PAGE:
All the talk about ‘The Last Dance’ and the 97-98 Chicago Bulls season was focused on how it would be the final bow for Michael Jordan.
Through 14 years in Chicago – 18 months of which were spent playing baseball – Jordan set the standards for sporting success. Not only was he revolutionizing the game on the court, he was popularizing it in unchartered territories. To top it all off, he was the greatest sneaker salesman ever.
So good was he, even during his mid-30s, that he won his last MVP trophy in 1997-98. That was why it came as a blow to the basketball community that he hung up his shoes again. People felt that he’d cut his peak short once more.
Michael Jordan himself wanted to keep his Bulls team together longer. He tried negotiating with Jerry Krause and Jerry Reinsdorf long and hard, but to no avail.
Michael Jordan did not see eye-to-eye with Bulls front office
It is now well-known that the relationship between Jerry Krause and Michael Jordan was none too warm. But they made it work for several years based on sheer good luck – the Scottie Pippen deal. Pippen’s low salary allowed the Bulls to surround Jordan with the likes of Toni Kukoc and Dennis Rodman.
But Krause had decided that it was time to phase out the Phil Jackson era, and wanted to start it with him. MJ had maintained all season long that he wouldn’t consider playing for any coach save the Zen Master. But it was to no avail, as despite repeated criticism from their franchise player, the Bulls front office didn’t budge.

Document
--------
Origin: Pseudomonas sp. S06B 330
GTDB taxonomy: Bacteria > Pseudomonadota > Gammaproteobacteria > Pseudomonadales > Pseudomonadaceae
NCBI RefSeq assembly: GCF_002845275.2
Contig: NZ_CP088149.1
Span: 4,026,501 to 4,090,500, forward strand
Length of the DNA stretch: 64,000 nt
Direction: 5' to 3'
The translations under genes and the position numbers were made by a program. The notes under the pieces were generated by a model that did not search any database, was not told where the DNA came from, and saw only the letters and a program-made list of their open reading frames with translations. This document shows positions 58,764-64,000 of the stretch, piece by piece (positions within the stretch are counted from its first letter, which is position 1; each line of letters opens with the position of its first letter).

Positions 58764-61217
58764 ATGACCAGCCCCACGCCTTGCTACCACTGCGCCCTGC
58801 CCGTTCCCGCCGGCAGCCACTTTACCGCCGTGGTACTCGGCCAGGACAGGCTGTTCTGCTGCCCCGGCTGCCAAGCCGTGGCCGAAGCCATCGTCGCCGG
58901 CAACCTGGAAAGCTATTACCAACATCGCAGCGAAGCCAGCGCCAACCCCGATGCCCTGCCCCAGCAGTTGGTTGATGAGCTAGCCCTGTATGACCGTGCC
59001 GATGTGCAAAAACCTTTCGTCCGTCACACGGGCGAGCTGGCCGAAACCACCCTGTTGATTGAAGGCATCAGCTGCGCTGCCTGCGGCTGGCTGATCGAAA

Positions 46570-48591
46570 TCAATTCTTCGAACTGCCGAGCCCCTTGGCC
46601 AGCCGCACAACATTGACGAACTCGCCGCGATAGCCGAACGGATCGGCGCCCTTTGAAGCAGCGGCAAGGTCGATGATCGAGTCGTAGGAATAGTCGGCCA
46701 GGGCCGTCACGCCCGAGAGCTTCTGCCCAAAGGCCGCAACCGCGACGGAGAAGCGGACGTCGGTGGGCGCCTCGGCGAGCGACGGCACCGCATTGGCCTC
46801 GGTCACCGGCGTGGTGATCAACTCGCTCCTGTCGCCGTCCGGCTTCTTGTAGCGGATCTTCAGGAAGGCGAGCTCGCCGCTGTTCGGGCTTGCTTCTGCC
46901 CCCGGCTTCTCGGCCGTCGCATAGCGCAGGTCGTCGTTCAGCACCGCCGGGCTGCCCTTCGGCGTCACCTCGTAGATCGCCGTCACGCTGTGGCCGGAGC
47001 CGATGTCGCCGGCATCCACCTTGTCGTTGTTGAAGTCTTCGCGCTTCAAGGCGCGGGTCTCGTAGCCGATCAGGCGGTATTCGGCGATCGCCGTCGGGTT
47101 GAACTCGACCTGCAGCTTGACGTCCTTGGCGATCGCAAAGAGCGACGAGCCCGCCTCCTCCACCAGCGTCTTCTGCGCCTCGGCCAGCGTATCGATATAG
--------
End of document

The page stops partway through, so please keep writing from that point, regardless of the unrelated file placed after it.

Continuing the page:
OTD (99) Michael Jordan retired for a second time and said he was 99.9 percent sure he would not return.
The announcement was 7 months after winning his last championship & days after the NBA agreed to end the lockout.
— Ballislife.com (@Ballislife) January 13, 2021
Charles Barkley, Patrick Ewing urged him not to retire, but to no avail. In his retirement status, Jordan said:
”I’ve talked to Patrick, I’ve talked to Charles, I’ve talked to Karl, I’ve talked to all of them. ‘I’m pretty sure they feel the same. They all wanted me to come back, just so if they win a championship they can say they’ve gone through Chicago and Michael Jordan to win it. That’s the good thing about it.”
“And they won’t ever have the chance to say that. That’s why I was so glad that Magic played and Bird played when I won my titles. Because I had to go through, to some degree, Boston and L.A.”
Even in parting, Jordan couldn’t hesitate to show his competitive edge.